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Today in the Mission Yearbook

Church destroyed by Hurricane Ian celebrate healing and hope


Special service brings Chapel by the Sea back to its roots

March 25, 2023

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The church lost almost everything when Hurricane Ian struck, but a few treasured items were recovered, and no members lost their lives. (Photo courtesy of Chapel by the Sea)

Five months after Hurricane Ian destroyed a seaside Florida church, its members gathered beside the storm-ravaged building on Sunday, Feb. 19, for a service called a Celebration of Healing and Hope.

The congregation of Chapel by the Sea Presbyterian Church hadn’t been back to the site to worship as a group since Ian hit Estero Island in September 2022, destroying the sanctuary and the fellowship hall.

With winds up to 150 mph, the Category 4 storm tied as the fifth-strongest hurricane ever to make landfall in the U.S. and brought with it an 11-foot storm surge that Chapel by the Sea could not withstand.

“The storm surge went right through the building,” said the Rev. Dr. James Berger, the church’s outgoing interim pastor. “Across Estero Boulevard on the Gulf side, all of the buildings were wood — wood frame — so when the surge hit them, it picked them up and used them as a battering ram through our building.”

The church’s fellowship hall also took a beating. “The sanctuary was on the south side of the property, facing the Gulf,” Berger said. “The fellowship hall, Silver Hall, was behind it on the north side, and the surge went through that building,” which also got “hit from above by rain and wind, so we got it from both sides.”

Church Administrator Denise Armstrong was one of the first to see the damage to the church, which is in southwest Florida on an island that is part of the town of Fort Myers Beach. Arriving on foot, she stood aghast at the sheer magnitude of the damage.

“It took your breath away; it was sad,” Armstrong said. “It was just too hard to process.”

She added that “the mound of debris surrounding the church was so high, you couldn’t get near the building because all around it was just all the debris … and then the metal roof had slid down on top of everything,” and “everything was covered with sand.”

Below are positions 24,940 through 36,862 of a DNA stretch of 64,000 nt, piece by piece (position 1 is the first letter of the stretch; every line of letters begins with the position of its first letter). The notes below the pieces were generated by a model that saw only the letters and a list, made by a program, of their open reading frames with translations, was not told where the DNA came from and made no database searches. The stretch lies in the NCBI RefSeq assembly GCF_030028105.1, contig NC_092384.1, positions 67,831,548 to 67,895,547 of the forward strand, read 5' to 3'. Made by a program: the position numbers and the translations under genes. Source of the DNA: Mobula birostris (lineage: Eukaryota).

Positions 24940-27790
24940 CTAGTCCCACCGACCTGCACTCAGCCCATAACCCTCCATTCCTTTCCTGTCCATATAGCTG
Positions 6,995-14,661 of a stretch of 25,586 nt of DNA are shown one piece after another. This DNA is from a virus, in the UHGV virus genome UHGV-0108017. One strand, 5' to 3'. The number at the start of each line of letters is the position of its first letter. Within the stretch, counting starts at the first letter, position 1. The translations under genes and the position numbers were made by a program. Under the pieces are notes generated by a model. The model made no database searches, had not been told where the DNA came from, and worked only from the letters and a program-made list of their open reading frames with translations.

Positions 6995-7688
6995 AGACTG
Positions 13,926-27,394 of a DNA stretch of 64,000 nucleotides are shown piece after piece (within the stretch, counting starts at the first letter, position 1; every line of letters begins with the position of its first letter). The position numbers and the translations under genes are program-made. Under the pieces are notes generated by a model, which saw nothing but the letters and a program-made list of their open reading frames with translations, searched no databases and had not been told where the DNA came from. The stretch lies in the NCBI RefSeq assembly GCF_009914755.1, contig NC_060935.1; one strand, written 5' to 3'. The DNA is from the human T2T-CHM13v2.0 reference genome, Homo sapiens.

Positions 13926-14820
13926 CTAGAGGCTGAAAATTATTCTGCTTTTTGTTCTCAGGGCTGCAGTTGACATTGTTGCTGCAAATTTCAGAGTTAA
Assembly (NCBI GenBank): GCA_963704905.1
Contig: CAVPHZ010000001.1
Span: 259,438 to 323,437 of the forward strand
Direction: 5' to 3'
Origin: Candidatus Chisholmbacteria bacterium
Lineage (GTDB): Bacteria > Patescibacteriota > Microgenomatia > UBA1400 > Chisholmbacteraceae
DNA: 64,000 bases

Most of Chapel by the Sea’s contents were lost, including chairs, Bibles, hymnals, candelabras, the Communion table and multiple pianos. But the church was able to recover a few treasured items, such as a large clam shell that had been used as a baptismal font, and the original church bell, Armstrong said.

As a Category 4 with 150 mph maximum sustained winds, Hurricane Ian tied for the fifth-strongest hurricane ever to make landfall in the U.S, according to the National Oceanic and Atmospheric Administration. (Photo courtesy of NOAA)

Ian has been blamed for at least 144 deaths across the state of Florida. But “our members, thankfully, were safe,” Armstrong said. “Many lost their homes and are rebuilding and trying to move forward, but thankfully, we didn’t have anybody pass away that was a member.”

That was reflected in the tone of the service, Berger said. “God has not forgotten us and God is still present with us, and we are still the people of Chapel by the Sea, so it’s a sense of reassurance, renewal and thankfulness that God watches with us through the storm, and in the sunshine.”

Shortly after the storm, Cypress Lake Presbyterian Church, which is located about six miles away, opened its doors to Chapel by the Sea, which now has an office at the Cypress Lake church and has joint services with them.

“We’ve enjoyed being there,” Means said. “Many of us have participated in their social and fellowship activities and Bible studies since we’ve been there, and we feel very welcomed by the people.”

Means was drawn to her own church, Chapel by the Sea, because it has had a heart for missions, including providing food, clothing and showers for people on the beach who are experiencing homelessness.

People from across the country, including fellow Presbyterian churches, have made gifts to the church and offered their support. Presbyterian Disaster Assistance has made initial grants to Peace River Presbytery and has been in communication with the presbytery about additional grants for long-term recovery throughout the presbytery, where several other churches also sustained damage, said the Rev. Jim Kirk, PDA Associate for National Disaster Response.

“A significant part of the recovery is knowing that you’re not facing it alone, but you have a community and a denomination that is supporting you with prayers and with resources,” Kirk said. “PDA and PMA are committed to walk with Peace River Presbytery for the long term.”

Darla Carter, Communications Strategist, Presbyterian Mission Agency

Revised Common Lectionary Readings for Saturday, March 25, 2023, the Annunciation of the Lord (Year A)

Today’s Focus: Chapel by the Sea

Let us join in prayer for:

PC(USA) Agencies’ Staff
Judy Walton, Director, Credit Operations, Presbyterian Investment & Loan Program
Laura Wampler, Operations & Accounting Associate, Presbyterian Publishing Corporation

Let us pray

Merciful God, we give thanks to you for our day-to-day blessings. Give us faith and strength to help the people who are suffering. We pray for God’s kingdom and his glory. We also pray for bearing fruit through mission works that you have given to us. Amen.